By Rene Dial
Last week I explained the possibility of losing your trademark for becoming generic by misusing the mark and that the trademark registered should be the trademark used. This week we will look at putting the public on notice by using the ® symbol and discuss Microsoft’s guideline’s when using trademarks associated with their products.
Registration of your mark with the USPTO allows use of the ® symbol and using the ® symbol has a few advantages. One of the main advantages is placing other businesses on notice that you are out there and have a registered mark. When a business searches the registry for a possible conflict your mark should come up. Also, if your mark is registered and the owner of a conflicting mark attempts to register their mark the examiner should uncover the possible conflict and refuse registration of the conflicting mark. Registration could possibly save you thousands of dollars from future litigation. That alone is reason enough to register. The ® symbol simply places the public on notice that you have indeed registered your mark with the USPTO and that you have legal remedies available to you should they decide to infringe your mark. This is a very valuable tool that has certain legal advantages and remedies should someone infringe your registered mark especially the presumption of your mark’s validity.
Below is a list from the USPTO that sets out some of those advantages.
- constructive notice to the public of the registrant’s claim of ownership of the mark;
- a legal presumption of the registrant’s ownership of the mark and the registrant’s exclusive right to use the mark nationwide on or in connection with the goods and/or services listed in the registration;
- the ability to bring an action concerning the mark in federal court;
- the use of the U.S registration as a basis to obtain registration in foreign countries; and
- the ability to file the U.S. registration with the U.S. Customs Service to prevent importation of infringing foreign goods.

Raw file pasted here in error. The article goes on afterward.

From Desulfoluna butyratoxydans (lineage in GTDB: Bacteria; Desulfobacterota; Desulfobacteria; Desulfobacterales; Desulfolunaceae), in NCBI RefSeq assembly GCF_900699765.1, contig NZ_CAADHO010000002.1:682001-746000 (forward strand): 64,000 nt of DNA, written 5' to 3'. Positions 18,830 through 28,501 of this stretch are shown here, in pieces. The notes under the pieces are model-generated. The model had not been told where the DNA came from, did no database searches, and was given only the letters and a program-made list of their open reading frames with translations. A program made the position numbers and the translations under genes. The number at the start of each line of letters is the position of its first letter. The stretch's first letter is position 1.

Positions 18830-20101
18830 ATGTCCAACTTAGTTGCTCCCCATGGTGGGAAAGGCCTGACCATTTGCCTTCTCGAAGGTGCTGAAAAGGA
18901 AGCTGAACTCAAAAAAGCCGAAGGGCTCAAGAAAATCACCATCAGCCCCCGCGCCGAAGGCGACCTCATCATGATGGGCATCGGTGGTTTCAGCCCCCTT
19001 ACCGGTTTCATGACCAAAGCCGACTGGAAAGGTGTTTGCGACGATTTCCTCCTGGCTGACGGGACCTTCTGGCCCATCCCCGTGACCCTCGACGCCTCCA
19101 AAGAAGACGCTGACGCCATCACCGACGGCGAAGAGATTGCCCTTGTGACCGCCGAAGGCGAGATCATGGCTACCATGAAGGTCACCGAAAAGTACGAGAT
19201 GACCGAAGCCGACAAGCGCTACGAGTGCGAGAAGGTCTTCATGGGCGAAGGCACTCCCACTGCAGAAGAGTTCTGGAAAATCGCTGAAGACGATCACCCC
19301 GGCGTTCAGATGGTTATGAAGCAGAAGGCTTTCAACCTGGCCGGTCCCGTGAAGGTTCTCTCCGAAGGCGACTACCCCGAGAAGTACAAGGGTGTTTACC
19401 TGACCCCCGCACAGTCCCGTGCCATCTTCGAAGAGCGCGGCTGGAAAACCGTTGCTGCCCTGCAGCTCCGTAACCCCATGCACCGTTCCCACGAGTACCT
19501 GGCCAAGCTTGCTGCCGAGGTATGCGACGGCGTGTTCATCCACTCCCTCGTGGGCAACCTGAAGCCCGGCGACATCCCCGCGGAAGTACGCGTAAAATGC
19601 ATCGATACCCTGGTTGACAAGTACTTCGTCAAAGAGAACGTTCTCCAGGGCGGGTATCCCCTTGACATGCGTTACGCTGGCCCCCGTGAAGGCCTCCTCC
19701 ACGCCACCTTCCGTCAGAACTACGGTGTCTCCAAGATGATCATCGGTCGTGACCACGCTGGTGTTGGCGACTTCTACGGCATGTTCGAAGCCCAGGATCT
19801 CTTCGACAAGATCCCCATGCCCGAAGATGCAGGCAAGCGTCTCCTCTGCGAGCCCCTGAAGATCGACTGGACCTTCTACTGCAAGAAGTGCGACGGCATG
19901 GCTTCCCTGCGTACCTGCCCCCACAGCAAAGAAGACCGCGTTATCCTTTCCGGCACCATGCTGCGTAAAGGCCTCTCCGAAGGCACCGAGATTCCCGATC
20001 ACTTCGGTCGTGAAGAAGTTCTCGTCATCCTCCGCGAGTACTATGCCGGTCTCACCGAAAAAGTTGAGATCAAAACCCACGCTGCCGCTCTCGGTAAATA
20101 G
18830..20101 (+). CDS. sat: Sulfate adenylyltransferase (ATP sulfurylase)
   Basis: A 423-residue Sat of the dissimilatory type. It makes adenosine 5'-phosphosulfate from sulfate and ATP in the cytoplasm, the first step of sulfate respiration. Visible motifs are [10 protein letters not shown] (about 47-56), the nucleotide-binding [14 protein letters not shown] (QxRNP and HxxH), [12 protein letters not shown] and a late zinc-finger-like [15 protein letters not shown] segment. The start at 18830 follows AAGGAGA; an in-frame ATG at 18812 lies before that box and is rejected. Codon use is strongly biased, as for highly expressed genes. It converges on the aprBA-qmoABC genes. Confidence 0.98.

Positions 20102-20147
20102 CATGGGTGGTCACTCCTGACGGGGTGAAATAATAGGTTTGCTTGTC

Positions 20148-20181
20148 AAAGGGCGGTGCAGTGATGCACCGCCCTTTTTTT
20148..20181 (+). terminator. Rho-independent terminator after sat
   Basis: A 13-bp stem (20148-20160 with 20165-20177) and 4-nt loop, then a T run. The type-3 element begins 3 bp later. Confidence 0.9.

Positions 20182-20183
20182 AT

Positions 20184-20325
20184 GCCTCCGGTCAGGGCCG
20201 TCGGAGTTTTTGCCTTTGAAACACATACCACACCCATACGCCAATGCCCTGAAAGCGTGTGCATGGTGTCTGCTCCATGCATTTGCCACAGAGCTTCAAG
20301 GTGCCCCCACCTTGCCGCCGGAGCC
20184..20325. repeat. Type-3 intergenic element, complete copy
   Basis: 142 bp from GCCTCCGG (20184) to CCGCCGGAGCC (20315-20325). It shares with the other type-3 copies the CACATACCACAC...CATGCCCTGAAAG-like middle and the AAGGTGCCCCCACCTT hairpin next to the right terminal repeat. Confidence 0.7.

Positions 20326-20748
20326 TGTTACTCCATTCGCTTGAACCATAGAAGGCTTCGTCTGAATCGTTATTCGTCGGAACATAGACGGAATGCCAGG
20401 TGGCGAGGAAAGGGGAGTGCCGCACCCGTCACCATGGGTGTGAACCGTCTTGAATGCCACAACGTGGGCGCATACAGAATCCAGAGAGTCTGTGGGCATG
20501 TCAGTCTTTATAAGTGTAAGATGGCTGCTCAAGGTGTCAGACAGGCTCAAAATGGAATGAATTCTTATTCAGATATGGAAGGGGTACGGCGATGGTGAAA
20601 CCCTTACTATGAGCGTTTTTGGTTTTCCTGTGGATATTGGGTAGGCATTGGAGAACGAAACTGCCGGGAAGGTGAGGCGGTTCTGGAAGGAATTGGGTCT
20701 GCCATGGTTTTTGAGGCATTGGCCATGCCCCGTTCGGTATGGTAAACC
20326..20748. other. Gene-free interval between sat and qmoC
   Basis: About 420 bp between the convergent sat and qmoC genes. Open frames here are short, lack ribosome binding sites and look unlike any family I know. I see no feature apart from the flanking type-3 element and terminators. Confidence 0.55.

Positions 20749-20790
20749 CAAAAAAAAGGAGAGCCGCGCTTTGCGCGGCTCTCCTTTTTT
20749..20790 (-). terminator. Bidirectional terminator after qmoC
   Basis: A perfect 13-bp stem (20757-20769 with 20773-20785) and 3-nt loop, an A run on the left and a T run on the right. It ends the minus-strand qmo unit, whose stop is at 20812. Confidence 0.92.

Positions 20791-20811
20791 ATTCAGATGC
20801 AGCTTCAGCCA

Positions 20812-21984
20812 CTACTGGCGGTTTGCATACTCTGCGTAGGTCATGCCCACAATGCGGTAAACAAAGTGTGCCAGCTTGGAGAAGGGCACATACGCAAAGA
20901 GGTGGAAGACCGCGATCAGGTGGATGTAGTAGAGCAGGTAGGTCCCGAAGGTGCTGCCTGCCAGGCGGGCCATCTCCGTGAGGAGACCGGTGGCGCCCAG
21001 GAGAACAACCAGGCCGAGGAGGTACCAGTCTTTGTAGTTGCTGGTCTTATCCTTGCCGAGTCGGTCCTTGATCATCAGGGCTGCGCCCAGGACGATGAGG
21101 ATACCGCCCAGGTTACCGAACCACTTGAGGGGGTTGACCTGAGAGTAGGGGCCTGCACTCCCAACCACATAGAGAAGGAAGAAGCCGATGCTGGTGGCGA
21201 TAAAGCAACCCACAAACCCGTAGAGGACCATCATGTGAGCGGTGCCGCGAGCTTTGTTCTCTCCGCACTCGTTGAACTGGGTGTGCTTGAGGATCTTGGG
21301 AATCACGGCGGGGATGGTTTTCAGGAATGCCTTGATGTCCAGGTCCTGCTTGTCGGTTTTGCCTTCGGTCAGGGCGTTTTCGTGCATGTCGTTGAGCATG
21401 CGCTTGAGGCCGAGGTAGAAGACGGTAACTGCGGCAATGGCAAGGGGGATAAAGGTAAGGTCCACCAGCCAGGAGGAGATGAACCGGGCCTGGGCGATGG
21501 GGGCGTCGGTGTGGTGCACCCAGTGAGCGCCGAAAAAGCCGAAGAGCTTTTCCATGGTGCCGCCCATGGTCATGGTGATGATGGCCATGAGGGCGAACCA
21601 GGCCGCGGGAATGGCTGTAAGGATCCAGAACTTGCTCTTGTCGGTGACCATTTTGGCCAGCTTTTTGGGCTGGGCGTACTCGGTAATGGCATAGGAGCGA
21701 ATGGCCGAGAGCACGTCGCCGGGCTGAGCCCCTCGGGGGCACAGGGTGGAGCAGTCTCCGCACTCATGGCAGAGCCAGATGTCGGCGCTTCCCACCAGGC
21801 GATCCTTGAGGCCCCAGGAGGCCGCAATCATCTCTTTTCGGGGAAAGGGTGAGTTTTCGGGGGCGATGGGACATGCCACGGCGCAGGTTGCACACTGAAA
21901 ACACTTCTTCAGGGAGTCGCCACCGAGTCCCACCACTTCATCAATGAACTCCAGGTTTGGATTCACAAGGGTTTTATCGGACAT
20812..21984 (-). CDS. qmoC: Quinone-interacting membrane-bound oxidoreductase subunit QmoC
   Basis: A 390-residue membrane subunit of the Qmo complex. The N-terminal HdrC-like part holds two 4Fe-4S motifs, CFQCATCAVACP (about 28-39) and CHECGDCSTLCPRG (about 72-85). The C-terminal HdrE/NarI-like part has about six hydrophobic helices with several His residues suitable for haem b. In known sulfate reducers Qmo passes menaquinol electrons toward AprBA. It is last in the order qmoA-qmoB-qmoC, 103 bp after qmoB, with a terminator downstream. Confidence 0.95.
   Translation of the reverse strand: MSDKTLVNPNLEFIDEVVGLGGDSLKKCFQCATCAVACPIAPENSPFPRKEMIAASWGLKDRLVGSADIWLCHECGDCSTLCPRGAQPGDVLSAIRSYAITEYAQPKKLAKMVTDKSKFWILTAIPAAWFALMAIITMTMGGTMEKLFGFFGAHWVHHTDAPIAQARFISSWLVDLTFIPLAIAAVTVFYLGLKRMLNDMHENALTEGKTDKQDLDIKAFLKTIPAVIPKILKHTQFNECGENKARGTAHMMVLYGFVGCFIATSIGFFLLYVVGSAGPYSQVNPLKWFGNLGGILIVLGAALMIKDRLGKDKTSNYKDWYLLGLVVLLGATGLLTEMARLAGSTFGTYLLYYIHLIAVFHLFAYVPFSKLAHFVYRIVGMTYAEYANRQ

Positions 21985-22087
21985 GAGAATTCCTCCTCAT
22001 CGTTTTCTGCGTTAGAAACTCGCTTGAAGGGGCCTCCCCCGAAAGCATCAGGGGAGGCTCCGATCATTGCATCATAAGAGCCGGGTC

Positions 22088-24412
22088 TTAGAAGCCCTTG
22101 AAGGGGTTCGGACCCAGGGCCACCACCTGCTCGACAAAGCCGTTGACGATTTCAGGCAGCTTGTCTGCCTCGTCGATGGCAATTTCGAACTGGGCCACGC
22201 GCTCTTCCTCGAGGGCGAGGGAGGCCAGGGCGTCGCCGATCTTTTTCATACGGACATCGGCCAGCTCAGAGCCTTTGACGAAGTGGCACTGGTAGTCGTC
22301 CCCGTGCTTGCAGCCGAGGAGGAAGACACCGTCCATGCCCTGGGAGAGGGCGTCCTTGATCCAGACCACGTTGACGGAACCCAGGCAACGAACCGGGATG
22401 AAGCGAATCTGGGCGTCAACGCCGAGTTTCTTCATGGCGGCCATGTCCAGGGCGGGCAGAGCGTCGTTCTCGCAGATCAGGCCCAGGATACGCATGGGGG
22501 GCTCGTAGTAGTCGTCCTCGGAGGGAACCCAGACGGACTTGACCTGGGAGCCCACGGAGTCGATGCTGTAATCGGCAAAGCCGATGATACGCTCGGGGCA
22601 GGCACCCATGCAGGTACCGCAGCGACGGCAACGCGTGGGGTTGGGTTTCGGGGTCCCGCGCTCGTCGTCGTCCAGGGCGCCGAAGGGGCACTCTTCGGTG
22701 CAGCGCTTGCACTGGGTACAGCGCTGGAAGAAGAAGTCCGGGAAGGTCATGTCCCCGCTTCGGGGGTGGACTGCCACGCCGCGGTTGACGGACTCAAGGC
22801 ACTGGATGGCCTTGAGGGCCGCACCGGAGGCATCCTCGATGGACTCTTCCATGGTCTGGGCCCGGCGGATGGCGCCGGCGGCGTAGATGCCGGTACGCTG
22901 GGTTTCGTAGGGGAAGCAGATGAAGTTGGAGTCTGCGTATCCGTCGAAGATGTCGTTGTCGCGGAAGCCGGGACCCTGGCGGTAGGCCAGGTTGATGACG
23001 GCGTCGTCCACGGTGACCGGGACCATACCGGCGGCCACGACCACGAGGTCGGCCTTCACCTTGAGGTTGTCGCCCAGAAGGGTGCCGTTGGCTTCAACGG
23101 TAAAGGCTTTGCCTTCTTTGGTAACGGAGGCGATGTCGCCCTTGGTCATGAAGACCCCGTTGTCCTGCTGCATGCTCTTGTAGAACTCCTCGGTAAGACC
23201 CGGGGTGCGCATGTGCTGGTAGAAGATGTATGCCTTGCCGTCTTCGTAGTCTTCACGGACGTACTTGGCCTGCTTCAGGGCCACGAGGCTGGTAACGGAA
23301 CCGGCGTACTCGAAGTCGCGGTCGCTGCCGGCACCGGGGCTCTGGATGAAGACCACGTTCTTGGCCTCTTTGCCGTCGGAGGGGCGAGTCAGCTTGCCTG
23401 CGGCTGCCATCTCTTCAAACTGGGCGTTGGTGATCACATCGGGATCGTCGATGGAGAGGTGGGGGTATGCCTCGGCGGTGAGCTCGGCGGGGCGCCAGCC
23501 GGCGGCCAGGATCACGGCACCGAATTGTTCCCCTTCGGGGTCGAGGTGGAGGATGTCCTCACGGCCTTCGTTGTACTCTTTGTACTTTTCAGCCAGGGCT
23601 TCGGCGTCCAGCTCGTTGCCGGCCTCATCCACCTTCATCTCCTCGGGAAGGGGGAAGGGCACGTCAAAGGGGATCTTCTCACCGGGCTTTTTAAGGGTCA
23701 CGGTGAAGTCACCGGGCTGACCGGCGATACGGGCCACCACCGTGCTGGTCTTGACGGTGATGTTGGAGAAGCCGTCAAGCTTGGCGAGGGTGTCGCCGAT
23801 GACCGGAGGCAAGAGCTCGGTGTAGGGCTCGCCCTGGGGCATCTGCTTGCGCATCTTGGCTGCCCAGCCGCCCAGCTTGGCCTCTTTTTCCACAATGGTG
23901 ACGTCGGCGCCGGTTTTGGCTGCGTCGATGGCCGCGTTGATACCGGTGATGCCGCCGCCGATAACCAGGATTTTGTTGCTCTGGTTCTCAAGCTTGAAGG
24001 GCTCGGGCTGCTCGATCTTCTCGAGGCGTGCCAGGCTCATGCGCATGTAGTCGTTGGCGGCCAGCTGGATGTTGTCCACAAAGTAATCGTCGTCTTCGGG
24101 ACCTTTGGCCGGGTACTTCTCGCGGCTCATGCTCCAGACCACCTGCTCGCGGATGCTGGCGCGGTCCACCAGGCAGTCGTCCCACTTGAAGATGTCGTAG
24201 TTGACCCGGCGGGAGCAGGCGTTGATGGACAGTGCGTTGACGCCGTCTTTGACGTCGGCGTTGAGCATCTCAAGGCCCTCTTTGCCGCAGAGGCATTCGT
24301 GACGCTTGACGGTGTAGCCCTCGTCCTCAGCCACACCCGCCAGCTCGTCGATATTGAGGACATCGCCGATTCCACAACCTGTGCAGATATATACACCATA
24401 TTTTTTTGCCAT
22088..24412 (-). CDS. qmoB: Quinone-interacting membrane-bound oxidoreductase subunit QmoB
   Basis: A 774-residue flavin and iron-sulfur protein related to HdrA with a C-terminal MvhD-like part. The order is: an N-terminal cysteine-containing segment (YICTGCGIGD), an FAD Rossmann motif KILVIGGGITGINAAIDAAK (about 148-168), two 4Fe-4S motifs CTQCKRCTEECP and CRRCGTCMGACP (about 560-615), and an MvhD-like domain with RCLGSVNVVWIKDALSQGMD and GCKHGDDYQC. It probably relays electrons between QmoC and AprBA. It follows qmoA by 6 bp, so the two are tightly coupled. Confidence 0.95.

Microsoft is a trademark savvy company. They police their marks and make sure the public is on notice that the marks belong to Microsoft. Small business owners should take heed and apply some of these principles and guidance to their marks.
When referring to Microsoft software and products, apply the appropriate trademark symbols in accordance with the list of current Microsoft trademarks.
The common way to set trademarks apart from other words or nouns is to capitalize the product name and use the appropriate trademark symbol and appropriate descriptor. You may also underlining, italic type, or bold type for the name.
Include an attribution of Microsoft ownership of the trademark(s) in the credit notice section of your documentation or advertisement. Follow this format:
- ·Microsoft, Encarta, MSN, and Windows are either registered trademarks or trademarks of Microsoft Corporation in the United States and/or other countries.
- Microsoft trademarks identify specific products and services. Do not refer to applications, services, or hardware devices that work with Microsoft products incorrectly. For example, do not refer to products or services that work with the Windows operating system as “Windows applications,” “Windows services,” or “Windows hardware.” If necessary, these types of products can be referred to by their relationship to the Windows operating system by inserting the word “based” between the name Windows and the type of product designed to work with Windows.
- Microsoft trademarks should never be used in the possessive or plural form. They should be introduced as a proper adjective followed by an appropriate descriptor.
Next week we will continue our walk through the proper use of trademarks and look at Apple’s guidance as to how to use their marks. Until then have a great weekend!